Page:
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I've developed a CMS app, that stores all the client's files on their server but does the processing on mine (i.e. keeping hold of the valuable code I developed, while not allowing user submitted code to make my site vulnerable). Now the issue is the user has a control panel to edit their website, this is hosted on their website, it's a 1 page thing, but the login details/sessions are always on my website.

I was thinking of having a way of making the edit page on there site only accessible if a token passed is valid, both sites can have the same way to develop and check the same token. Is this acceptable security, I mean the only exploit I can think of is if the URL was somehow sniffed and used independently in the same time frame that the token is still valid. Checking headers is an optional extra bit of security but these can be faked so it's not an absolute solution. I don't know how easy it is to sniff a users web traffic, would this method be ok to use?

Thanks in advance.

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Well, sniffing attacks are readily defeated by just encrypting your transport (i.e. using SSL), so long as you also verify certificates (to defeat a man-in-the-middle attack).

I'm not sure I fully understand your setup, but it seems like you should have the edit page call out to your backend server, passing it the token for authentication. Is that what you intended, or...?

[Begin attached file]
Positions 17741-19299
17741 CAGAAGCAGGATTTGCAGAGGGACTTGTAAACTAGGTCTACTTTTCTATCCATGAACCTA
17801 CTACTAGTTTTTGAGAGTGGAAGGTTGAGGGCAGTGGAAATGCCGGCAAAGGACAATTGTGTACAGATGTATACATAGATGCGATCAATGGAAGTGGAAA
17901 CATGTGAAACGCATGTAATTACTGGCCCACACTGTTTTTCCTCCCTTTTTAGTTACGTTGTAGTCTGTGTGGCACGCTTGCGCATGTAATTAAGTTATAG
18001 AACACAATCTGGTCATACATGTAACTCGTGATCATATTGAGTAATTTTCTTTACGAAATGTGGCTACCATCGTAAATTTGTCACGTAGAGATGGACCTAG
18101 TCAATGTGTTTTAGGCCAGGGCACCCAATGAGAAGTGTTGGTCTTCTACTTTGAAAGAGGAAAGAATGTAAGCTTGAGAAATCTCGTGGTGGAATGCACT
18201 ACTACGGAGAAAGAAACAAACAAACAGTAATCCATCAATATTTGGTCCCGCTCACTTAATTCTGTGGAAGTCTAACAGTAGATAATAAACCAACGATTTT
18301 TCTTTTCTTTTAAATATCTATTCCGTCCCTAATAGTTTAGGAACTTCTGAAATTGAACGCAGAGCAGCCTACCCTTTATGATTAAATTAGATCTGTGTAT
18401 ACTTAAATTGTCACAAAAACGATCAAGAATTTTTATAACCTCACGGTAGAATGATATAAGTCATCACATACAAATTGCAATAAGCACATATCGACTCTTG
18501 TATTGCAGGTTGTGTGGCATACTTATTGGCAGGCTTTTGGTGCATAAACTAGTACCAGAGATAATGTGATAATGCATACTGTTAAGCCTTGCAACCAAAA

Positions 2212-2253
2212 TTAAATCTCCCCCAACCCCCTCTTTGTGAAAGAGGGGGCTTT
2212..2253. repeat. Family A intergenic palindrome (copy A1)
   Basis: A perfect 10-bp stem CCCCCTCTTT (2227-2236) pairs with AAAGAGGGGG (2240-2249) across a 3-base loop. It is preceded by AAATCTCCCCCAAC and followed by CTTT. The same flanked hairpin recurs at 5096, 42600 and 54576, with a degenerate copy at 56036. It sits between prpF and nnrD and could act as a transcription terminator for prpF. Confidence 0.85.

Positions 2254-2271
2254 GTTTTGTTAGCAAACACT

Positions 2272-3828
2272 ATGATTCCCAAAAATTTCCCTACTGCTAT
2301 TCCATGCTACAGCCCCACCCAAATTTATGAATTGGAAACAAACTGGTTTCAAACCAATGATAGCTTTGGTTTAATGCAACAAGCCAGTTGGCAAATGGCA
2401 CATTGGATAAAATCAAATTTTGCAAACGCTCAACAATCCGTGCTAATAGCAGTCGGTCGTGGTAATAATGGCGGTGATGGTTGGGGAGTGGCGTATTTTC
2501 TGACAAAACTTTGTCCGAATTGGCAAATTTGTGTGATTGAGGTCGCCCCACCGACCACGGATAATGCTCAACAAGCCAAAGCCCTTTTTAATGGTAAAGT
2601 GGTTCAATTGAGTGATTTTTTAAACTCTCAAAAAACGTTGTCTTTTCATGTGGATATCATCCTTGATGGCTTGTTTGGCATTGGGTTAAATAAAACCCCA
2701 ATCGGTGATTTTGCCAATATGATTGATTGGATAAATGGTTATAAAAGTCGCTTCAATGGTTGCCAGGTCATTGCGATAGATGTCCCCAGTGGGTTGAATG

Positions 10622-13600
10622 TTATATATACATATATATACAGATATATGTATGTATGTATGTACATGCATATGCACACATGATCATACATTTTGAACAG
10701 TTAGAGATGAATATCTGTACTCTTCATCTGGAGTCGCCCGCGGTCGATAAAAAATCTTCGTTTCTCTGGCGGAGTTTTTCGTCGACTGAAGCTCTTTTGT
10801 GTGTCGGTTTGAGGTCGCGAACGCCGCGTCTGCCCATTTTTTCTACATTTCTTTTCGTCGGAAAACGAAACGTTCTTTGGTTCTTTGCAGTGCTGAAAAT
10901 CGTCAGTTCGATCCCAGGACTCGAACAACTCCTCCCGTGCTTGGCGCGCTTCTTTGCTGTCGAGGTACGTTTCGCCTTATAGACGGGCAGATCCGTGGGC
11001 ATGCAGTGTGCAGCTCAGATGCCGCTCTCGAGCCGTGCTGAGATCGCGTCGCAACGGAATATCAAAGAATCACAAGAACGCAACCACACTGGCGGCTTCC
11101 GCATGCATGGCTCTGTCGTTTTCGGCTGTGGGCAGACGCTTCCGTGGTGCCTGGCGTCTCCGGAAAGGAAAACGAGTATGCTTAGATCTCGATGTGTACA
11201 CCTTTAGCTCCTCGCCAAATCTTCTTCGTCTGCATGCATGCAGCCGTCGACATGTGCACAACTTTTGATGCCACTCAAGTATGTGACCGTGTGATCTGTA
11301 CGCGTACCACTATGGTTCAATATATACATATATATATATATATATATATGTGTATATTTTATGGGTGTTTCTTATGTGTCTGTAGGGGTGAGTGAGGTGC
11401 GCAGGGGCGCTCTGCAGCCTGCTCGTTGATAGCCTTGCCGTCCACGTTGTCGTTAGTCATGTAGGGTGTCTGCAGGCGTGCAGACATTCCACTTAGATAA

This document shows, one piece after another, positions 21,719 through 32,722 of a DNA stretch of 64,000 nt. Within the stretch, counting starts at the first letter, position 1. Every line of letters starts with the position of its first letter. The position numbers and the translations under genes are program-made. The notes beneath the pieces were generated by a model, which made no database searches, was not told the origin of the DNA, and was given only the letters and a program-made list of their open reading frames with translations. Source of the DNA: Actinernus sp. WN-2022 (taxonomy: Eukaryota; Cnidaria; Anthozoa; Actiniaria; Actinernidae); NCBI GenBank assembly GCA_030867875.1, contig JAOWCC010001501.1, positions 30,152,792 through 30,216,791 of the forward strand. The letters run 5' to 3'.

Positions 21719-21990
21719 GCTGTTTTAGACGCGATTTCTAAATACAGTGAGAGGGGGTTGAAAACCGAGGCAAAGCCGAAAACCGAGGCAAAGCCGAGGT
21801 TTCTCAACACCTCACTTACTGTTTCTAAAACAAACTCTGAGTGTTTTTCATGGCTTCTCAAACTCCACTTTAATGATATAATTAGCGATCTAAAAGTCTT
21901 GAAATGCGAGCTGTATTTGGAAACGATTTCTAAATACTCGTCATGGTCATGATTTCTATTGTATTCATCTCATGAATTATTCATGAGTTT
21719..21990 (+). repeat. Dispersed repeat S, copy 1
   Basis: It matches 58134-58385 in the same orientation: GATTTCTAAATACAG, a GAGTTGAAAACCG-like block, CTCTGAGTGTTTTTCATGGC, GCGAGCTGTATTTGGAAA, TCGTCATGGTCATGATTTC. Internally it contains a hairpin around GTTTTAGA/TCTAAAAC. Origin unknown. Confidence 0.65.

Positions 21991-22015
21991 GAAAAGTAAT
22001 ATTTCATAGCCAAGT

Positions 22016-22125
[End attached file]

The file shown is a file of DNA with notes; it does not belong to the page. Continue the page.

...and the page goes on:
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Thanks for the reply. SSL is not possible though due to using the clients server it may not have SSL functionality. The edit page does call out to my backend server yes, although the main issue is I don't want a malicious user to access the edit page, as they could cause some serious damage to the clients web site. –  Ally Apr 6 '12 at 22:59
    
If you can't use SSL you are seriously limiting security options (you can basically guarantee a MITM or replay attack is possible). That said, what I meant by calling out is that the edit page should call out to your backend server before taking any (even a local) action. This would suppress damage, albeit at the expense of relying on stability of a link between it and the backend server. –  Conrad Shultz Apr 6 '12 at 23:01
    
Not entirely sure what you mean, but thanks for the answers you've helped me think about it some more, I think I have a solution in mind, maybe if I just use rsa encryption to simulate ssl both ways. Actually thinking about this it's still vulnerable to a MITM attack. –  Ally Apr 6 '12 at 23:16
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